Officials from Mexico Beach and Port Saint Joe say it will take many more months to clear debris from the once pristine shore. After Hurricane Michael, the priority is shifting from recovery to rebuilding, but some residents are still in need of assistance.
When the sun rises in Mexico Beach, it illuminates the storm-stricken landscape. There are cars wedged into the banks of canals and debris trucks patrol the neighborhoods. Often they pile up snapped wood, sheet rock, the soaked remains of homes. Amid the destruction is the familiar smell of barbeque.
“We’re out here feeding the victims, storm victims, the survivors if you will. They’re not victims these people are definitely survivors,” says Brian Padgett, co-founder of Jarheadz BBQ and a representative of Line in the Sand Foundation. It's a non-profit that helps prevent veteran suicide.
Padgett burns hickory and chestnut wood in the morning hours, the smoke making his eyes sting as he prepares free BBQ. He came from Alabama and after Hurricane Michael, he drove the company's food truck to the panhandle--serving hot meals to those who need it. Padgett travelled to the border of Mexico Beach and Port Saint Joe in October.
“There’s no aid. In matter of fact, shortly after we got here the people who were typically put in place for this, they did the unthinkable which is pull out,” he says.
There’s a variety of meals depending on the day. Padgett uses donations to buy fresh meat and produce. Often the supply distribution site next door will contribute to his menu. Residents call it the ‘White Tent.’
“They have lots of supplies. Cleaning supplies and things like that we occasionally need and it’s nice to have that,” says local resident Michael Hanson. He stopped in at Jarheadz while gathering supplies from the White Tent.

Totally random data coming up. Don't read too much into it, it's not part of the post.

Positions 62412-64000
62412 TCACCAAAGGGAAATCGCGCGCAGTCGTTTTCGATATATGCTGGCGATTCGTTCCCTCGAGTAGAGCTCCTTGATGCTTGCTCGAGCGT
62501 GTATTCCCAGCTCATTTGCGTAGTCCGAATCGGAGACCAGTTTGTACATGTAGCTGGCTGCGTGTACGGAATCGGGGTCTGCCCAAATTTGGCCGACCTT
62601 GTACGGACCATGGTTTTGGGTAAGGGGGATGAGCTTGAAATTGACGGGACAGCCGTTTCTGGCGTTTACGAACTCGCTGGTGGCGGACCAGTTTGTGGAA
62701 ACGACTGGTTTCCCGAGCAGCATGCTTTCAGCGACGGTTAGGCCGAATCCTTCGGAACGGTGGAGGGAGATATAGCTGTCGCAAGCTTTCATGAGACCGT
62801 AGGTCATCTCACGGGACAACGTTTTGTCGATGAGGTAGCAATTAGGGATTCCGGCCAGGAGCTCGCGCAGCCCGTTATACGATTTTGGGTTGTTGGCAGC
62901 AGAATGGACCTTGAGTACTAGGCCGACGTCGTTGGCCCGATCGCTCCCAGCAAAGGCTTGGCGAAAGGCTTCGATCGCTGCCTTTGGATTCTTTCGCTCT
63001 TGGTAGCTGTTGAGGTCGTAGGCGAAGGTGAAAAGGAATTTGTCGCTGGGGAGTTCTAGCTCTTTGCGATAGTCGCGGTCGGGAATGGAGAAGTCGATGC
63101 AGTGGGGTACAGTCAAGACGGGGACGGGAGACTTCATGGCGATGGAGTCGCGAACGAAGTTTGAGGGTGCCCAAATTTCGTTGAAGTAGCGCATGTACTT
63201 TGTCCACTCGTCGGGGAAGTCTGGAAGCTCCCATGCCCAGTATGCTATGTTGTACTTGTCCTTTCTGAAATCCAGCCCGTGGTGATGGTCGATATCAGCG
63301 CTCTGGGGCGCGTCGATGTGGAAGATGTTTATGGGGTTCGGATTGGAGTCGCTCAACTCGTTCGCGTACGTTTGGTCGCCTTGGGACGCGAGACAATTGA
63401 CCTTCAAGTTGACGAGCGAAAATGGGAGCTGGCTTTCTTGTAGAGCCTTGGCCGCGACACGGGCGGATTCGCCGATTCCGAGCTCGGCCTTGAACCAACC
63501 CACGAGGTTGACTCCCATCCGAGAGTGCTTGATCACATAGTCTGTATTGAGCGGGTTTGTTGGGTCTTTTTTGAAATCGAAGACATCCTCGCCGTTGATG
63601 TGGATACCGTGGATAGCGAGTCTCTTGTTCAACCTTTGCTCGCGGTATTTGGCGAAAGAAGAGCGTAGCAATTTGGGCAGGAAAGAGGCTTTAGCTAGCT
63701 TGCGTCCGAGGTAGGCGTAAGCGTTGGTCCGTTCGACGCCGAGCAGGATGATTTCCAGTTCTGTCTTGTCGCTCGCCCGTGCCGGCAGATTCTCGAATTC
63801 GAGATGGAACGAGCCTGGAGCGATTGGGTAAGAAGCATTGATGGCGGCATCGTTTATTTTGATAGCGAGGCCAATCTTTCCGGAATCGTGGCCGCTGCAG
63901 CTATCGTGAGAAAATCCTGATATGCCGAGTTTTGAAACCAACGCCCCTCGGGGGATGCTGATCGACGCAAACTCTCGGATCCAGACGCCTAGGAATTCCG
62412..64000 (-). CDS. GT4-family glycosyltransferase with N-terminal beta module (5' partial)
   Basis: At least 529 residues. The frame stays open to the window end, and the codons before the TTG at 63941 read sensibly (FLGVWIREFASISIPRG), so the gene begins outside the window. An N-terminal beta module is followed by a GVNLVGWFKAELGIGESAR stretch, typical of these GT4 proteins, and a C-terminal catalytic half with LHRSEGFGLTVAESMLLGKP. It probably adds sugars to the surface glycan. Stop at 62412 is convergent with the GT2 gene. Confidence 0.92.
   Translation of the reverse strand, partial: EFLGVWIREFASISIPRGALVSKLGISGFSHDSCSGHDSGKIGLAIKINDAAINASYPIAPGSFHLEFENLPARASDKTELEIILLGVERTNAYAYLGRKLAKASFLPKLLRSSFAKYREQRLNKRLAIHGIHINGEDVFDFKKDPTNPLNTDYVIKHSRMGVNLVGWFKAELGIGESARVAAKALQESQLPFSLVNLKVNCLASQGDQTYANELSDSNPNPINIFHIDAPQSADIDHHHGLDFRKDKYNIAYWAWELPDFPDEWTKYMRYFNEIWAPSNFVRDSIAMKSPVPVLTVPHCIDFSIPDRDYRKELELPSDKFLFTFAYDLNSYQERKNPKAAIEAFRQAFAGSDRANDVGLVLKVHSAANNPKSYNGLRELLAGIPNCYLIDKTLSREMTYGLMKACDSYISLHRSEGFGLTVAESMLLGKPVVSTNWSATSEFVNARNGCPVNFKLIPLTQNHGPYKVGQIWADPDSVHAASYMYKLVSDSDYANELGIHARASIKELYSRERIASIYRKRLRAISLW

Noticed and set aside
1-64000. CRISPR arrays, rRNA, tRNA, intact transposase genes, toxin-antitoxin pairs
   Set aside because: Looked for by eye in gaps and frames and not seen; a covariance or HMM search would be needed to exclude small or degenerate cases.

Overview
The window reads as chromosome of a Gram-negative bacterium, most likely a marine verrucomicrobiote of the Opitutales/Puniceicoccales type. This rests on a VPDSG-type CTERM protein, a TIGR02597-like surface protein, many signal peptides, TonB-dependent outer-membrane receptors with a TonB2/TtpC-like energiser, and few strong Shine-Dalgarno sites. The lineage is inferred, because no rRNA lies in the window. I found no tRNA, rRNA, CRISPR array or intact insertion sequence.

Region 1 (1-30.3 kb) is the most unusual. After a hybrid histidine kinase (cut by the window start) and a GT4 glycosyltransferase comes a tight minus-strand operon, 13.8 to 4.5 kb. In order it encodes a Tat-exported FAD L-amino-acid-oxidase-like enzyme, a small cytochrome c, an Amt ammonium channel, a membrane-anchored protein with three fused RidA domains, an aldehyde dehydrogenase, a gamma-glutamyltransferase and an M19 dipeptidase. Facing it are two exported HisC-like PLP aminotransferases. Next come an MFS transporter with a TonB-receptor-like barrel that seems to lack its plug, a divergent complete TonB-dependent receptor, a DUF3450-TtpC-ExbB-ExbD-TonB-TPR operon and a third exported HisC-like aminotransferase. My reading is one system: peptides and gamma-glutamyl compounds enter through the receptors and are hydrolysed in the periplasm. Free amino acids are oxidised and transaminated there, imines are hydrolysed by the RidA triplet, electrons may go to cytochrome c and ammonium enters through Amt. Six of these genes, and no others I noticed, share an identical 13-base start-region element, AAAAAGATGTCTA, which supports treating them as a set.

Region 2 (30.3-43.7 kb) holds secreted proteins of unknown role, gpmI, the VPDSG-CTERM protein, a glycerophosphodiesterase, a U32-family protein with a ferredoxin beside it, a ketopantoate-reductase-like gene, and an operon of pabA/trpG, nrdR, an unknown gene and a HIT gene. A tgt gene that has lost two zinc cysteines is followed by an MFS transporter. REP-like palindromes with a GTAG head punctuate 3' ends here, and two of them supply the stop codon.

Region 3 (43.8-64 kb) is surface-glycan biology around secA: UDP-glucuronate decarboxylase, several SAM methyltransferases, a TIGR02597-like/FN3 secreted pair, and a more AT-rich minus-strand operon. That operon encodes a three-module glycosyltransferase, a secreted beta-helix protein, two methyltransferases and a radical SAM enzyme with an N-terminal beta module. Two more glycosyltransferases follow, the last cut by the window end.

“A lot of people depend on these two places. These are the only two places like this for quite a ways.”
While restaurants have begun opening back up, their prices can be too high for some residents. Padgett has been offering free hot meals for almost four months now, a feat made possible in part through donations and volunteers. Volunteers like Saralyn Harder.
She was kicked out of her rental home by her landlord and now lives in a camper. It shakes and rocks when 30 mile an hour winds from rain storms pour down. She says storms often prevent her from a good night’s rest, but the weather does little to erode her spirit.
“It gives me something to do to come here and feed people and you hand them a plate and they’ll say ‘god bless you’ and I’ll tell them, you know, god bless you back so it makes you feel good to be able to give food to people that need it and some people you can tell that they really need it, it’s probably the only hot meal they get,” says Harder.
“What we’re doing here is not just normal but it brings back a touch of sanity," says Padgett.
“When you go through this type of disaster you’re not yourself. You become numb to a lot of things. You become emotionally void and when you finally get that first hot meal or even the first human interaction. Somebody you can share yourself with. It brings back more sanity than normalcy.”
Some residents wonder if they’ll ever be able to cook their own hot meals. Many fear surviving off donations will be their new normal.
You can find out more about how neighbors are helping neighbors and see more of Brian Padgett's story next Thursday, Feb. 14th on WFSU-TV's Local Routes at 8 p.m. eastern.